There’s no cooking experience quite as basic as cooking a piece of meat on a pan. And yet I’m no expert.
Growing up, my mum never really bought home steak. In her mind, there’s something unacceptable (read: vile) about eating meat that is still pink on the inside. If by the odd chance she’s at a steakhouse, she’ll order hers well done (Gasp!) Any other cuts of beef she makes at home are slow-cooked until the meat is nice and tender. Usually in a green masala. Or cooked in a pressure cooker until the meat is falling of the bone. Don’t get me wrong; my mum is an excellent cook and I’d be lucky to have even half of her kitchen skills.
Ever since I got married and have become lady of my own castle, I’ve looked longingly at beautiful, deep red cuts of beef in the supermarket aisles. I’ve heard it’s super easy to make at home. But is it really? They make it look so easy on TV. Should I try? Which one though? New Zealand or Australian? On the bone or fillet? It’s usually mind boggling so I go pick up the trusty pack of chicken breasts instead. Until now, that is.
I was recently invited to a ‘Steak masterclass’ at Butcha Steakhouse and Grill, located at The Beach, opposite Jumeirah Beach Residence (JBR). Originally from Turkey, Butcha is one of the only steakhouses in Dubai to dry-age its beef in-house. As a group of us sat in the meat preparation room upstairs, sipping mocktails and cameras at the ready, the chef explained how they use oak wood chips to smoke the meat which is then grilled over charcoal. The meat then becomes incredibly smokey and flavorful, as I had the pleasure of finding out later that evening. This dry-aging process takes place in a controlled and refrigerated environment for 28 days, allowing the natural enzymes to breakdown and giving the meat a tender, succulent texture.
Butcha’s menu is undoubtedly a meat lover’s heaven. It features both traditional cuts like Tenderloin, Porterhouse, Rib eye, beautifully marbled Wagyu (Grade 8-9), and Turkish specialties like Shaslik and my all-time favourite Sujuk (sausage patties made with walnuts and pistachio). For my main that evening, I chose the Spicy Montreal Steak (below) which is 200g tenderloin slices served with a spicy garlic and pepper sauce. The meat was tender, perfectly cooked to my preference (medium), and the pepper sauce was a beautiful accompaniment. For non-beef eaters, there is lamb, chicken and plenty of salads.
Back to our Steak lesson, the group fired questions to the chef – mainly about how to select the right cut of meat in a supermarket, how long can you keep it in the fridge, and how to get the perfect medium-rare. General consensus around the room was that people preferred rare to medium-rare which isn’t the best way to eat a cut that is heavily marbled – you will need to leave it on the pan longer to really render the fat and make it juicy – else you’ll be left with rubbery bits.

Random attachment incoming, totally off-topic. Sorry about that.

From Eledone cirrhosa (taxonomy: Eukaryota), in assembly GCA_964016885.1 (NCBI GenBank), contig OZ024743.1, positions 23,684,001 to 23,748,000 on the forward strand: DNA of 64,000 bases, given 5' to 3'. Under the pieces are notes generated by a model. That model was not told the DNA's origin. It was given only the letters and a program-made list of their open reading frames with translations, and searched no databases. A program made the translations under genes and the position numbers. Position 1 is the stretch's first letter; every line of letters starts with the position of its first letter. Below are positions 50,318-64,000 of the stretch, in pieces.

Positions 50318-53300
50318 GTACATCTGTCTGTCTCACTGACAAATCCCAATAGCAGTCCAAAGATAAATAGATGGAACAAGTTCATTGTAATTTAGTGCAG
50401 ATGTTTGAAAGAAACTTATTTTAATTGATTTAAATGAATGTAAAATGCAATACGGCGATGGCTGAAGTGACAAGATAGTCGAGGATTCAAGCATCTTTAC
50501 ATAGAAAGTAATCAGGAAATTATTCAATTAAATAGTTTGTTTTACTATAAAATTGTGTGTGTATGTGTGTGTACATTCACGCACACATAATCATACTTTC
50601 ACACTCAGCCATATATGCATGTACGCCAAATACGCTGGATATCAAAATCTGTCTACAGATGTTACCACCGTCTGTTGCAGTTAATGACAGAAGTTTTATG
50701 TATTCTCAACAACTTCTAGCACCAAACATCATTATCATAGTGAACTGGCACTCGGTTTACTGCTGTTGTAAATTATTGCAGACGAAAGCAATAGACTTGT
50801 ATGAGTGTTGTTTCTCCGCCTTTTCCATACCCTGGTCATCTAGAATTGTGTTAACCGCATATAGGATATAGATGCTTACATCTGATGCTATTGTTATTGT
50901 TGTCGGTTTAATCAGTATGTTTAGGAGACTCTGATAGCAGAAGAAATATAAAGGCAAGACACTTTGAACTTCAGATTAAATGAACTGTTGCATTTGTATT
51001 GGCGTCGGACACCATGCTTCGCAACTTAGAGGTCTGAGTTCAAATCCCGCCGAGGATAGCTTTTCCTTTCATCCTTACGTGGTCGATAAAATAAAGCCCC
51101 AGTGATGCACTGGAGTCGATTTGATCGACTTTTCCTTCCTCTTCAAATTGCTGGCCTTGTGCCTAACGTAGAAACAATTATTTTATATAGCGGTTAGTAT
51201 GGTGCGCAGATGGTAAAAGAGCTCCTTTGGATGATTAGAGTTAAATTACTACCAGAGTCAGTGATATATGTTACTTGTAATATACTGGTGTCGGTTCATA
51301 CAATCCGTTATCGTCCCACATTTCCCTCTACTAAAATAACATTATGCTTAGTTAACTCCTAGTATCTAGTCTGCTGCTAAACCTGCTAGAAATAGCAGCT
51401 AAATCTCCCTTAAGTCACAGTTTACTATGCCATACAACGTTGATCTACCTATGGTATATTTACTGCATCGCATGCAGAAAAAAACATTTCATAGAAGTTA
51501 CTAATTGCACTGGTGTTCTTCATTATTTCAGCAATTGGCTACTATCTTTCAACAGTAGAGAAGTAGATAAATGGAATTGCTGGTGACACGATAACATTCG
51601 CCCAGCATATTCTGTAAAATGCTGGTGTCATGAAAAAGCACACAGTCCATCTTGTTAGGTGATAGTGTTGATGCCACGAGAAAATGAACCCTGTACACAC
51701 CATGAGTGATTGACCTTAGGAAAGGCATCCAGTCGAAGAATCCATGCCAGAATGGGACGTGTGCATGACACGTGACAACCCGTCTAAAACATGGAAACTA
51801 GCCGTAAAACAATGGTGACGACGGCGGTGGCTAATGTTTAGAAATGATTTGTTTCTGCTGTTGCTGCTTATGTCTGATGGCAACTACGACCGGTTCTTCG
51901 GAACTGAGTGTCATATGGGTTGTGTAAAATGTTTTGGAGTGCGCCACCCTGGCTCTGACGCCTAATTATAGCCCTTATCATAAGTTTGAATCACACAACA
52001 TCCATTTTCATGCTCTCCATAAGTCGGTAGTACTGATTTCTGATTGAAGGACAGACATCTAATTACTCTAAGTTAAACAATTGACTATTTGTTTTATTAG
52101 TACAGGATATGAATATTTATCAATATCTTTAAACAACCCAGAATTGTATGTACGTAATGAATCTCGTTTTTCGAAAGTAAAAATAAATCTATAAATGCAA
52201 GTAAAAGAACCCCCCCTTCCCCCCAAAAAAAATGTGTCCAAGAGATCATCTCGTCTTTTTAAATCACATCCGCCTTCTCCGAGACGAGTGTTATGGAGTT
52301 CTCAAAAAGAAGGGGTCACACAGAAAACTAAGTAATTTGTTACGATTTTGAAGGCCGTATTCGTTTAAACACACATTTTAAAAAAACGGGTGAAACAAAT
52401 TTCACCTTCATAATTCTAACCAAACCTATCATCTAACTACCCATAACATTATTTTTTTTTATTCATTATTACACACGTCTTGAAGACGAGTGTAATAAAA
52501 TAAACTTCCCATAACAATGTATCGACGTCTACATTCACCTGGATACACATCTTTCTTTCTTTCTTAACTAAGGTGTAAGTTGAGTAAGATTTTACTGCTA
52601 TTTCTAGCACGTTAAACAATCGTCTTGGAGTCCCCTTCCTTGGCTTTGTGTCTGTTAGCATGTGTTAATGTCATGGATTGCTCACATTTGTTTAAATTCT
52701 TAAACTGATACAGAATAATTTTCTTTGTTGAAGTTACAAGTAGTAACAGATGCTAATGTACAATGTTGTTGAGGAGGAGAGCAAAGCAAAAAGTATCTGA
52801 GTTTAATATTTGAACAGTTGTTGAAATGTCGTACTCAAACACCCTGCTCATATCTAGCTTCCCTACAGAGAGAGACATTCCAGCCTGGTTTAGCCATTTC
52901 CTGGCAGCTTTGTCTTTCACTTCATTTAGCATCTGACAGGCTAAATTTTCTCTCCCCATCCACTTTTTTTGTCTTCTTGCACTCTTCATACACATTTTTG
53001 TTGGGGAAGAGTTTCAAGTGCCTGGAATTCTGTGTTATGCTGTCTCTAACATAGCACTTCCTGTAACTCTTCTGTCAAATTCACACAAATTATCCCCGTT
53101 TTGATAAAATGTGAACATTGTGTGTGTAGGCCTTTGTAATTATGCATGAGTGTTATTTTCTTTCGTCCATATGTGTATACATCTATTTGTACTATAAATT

I managed to get a one-on-one with the Head Chef who answered some of my questions but also allowed me to film him in the kitchen as he showed me how easy it was to cook a piece of steak. This TINY 80g piece of meat turned out beautifully tender and I was surprised at how easy it was to make. For your benefit (and our enjoyment!), Namrata and I have created this short video. Hope you enjoy it. Do leave a comment and let us know what you think!
As for learnings from the evening:
- The best meats come from the US, then Australia, New Zealand and Brazil in that order.
- When you’re making steak at home, bring the meat to room temperature first. This will ensure you don’t have to cook it on the pan any longer than you must.
- Make sure the pan is mighty hot. And crank open that window. We all know how sensitive building fire alarms are these days.
- To achieve Medium rare – 4 minutes on each side and then rest the meat for 3 minutes. No need to use an oven.
- When you get the hang of it, it’s better to flip the steak often so it cooks evenly. Else, one side at a time works fine too.
- Practice, practice, practice!
- The Turks really know how to treat their meat with respect and the end result is delicious!
Things you should definitely order at Butcha:
- Cold cuts board – includes delicate slices of smoked lamb, smoked beef, and bresaola.
- Spicy sujuk and merguez sausages
- The lamb chops are one of the best sellers in the restaurant. As the Chef put it, “the best lamb in the world comes from Turkey. You don’t need to add any spices as it has its own flavor.” I wouldn’t fight him on this one.
- As for your main meat selection – there are a range of options. Pick your favourite and I’m sure you’ll be in for a treat.
The chefs cook in an open kitchen so you can see the action, flames and all. Butcha is also open for breakfast where they serve up Turkish favourites such as an assortment of cheeses, menemen, sujuk etc. As the weather gets cooler and its barbeque season, you can also buy meat from Butcha Shop to take home and “throw on the barbie” – Haha God! I’ve waited so long to say that! Yeahh!
Do check out Butcha if you’re looking for a night out with your family or friends, or if you just want plain ol’ delicious steak! And please do have a look at the video we made and give it a go at home. If all else fails, here is Gordon Ramsay showing you how it’s done (and he makes it look SO easy because it really is!)
If you’ve read this far, you are amazing! Here’s some more then for your reading pleasure. While researching the art of cooking steak, I found this detailed article by Paleo Leap. The cavemen must know their meat!
Also, this one by Serious Eats discusses the different types of cuts and how to choose one.
LOCATION: The Beach, opposite JBR (Jumeirah Beach Residence)
DISCLOSURE – I was a guest of Butcha Steakhouse & Grill but as always, all opinions are my own. Thanks to the fab ladies at House of Comms for having me!